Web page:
Van Eyck's "Giovanni Arnolfini and His Bride". This was a discussion question response. With a small amount of formatting it can be a great essay.

Essay by spllbnd10University, Bachelor'sA+, April 2004

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Let's start with the pretty obvious images in van Eyck's Giovanni Arnolfini and His Bride. Two people, a man and a woman dressed in silks and fur, are standing next to each other in a bedroom. They are holding hands and look out at the viewer. Above the mirror on the back wall is a handwritten Latin inscription that translates "Jan van Eyck was here."

Despite the restricted space, many domestic objects are represented in the painting which probably also have traditional symbolic value. The little dog stands for fidelity and love. The broom hanging on the bedpost refers to cleanliness and purity. The fruit on the windowsill refers to the innocence of Adam and Eve before the fall--if they're apples specifically, they could represent the temptation of knowledge and the Fall itself. The burning candle in the chandelier can be interpreted as the nuptial flame, or as the eye of God.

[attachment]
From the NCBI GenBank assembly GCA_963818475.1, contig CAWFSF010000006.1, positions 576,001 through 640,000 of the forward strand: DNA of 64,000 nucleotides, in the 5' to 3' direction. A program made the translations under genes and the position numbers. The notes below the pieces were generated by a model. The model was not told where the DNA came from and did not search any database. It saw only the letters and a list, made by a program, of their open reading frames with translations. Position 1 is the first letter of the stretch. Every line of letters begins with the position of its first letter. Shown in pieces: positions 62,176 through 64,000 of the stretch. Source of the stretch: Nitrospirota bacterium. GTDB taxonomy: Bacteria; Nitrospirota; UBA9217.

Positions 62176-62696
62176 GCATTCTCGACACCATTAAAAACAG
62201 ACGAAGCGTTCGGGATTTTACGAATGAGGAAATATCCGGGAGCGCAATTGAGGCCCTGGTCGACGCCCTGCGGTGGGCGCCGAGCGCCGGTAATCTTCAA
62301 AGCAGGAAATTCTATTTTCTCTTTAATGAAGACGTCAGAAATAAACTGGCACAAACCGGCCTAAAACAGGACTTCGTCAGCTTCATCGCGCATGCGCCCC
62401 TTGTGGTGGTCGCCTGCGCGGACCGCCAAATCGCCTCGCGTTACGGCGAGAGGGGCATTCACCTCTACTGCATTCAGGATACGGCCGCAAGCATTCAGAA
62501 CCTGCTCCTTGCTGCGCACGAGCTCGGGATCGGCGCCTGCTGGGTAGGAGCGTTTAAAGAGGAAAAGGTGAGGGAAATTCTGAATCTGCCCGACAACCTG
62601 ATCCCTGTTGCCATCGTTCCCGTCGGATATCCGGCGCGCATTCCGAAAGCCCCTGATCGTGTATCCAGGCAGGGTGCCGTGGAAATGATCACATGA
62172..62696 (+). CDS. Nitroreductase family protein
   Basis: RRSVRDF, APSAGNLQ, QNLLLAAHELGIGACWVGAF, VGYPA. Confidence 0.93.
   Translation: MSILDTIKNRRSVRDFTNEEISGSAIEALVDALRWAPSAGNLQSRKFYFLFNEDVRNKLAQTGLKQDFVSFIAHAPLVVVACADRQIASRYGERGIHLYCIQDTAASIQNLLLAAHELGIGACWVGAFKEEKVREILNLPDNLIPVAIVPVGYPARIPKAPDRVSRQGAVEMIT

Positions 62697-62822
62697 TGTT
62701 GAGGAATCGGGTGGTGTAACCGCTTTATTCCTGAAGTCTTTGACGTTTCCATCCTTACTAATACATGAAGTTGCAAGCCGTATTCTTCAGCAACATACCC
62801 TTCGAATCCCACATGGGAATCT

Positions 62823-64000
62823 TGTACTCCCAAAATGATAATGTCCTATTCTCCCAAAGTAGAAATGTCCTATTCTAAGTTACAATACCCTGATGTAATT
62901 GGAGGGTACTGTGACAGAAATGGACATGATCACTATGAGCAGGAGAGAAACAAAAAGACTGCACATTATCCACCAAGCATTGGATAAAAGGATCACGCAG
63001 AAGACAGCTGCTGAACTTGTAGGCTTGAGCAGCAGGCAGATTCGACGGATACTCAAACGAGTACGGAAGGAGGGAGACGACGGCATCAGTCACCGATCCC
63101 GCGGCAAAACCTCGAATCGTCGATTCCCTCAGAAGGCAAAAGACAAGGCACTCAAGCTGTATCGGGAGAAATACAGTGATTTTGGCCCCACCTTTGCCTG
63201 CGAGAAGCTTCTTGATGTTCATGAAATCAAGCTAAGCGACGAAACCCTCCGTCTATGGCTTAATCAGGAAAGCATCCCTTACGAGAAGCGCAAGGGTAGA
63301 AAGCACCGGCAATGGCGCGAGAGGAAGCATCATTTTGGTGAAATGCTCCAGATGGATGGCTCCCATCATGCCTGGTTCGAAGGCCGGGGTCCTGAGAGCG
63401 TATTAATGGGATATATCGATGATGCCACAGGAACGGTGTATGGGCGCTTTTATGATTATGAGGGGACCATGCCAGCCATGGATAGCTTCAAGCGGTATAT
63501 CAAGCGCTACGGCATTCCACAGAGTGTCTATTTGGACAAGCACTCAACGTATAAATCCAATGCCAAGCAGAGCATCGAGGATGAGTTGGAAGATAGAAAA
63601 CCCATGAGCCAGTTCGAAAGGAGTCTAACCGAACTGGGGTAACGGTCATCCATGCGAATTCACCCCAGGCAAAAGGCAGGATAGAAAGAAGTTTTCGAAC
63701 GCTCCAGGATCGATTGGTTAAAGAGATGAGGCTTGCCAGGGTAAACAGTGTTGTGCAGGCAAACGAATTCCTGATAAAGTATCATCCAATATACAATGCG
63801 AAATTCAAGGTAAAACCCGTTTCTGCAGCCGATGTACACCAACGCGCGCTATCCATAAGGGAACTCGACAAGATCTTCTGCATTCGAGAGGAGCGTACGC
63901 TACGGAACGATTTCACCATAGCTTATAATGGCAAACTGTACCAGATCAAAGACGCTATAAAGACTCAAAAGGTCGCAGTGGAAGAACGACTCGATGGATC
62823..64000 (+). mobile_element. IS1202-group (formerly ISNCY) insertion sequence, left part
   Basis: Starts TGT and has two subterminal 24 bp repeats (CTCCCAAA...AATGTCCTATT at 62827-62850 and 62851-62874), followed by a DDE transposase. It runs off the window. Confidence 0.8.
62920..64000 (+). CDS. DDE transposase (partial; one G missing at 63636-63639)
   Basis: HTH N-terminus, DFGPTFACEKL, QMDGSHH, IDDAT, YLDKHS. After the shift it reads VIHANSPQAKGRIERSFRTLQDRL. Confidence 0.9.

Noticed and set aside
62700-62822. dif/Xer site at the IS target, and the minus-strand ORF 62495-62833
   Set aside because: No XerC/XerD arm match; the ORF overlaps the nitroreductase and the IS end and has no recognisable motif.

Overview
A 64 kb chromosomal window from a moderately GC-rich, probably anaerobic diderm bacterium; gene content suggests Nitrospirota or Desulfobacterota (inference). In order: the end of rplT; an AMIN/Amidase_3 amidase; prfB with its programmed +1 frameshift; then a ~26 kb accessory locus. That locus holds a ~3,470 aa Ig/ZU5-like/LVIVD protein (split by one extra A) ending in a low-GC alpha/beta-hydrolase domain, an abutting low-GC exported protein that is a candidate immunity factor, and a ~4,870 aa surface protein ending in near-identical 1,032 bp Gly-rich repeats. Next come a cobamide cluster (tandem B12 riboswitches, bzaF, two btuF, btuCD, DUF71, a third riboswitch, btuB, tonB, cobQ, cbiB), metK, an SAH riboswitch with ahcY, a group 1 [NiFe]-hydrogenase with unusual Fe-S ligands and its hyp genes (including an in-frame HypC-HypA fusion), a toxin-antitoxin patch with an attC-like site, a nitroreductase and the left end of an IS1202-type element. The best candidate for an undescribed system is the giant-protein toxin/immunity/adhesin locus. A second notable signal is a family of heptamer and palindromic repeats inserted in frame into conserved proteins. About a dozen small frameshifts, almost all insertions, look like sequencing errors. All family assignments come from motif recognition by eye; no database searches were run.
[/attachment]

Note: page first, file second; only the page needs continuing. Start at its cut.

The bed, with its bright red curtains evokes the physical act of love which, according to the religious beliefs of the moment, is an essential part of the perfect union of man and wife. Finally, the focal point of the whole composition the mirror. There can be seen two tiny figures reflected crossing the threshold of the room. These figures are a man in a red turban (thought to be van Eyck's image of himself) and a young man, both probably arriving to witness the marriage. An interesting aspect of this mirror is that it is curved in such a way that it is able to reflect both the floor and ceiling of the room, as well as the sky and garden outside, both of which are hardly visible through the room's actual window. The small medallions set into the mirror's frame show tiny scenes from the...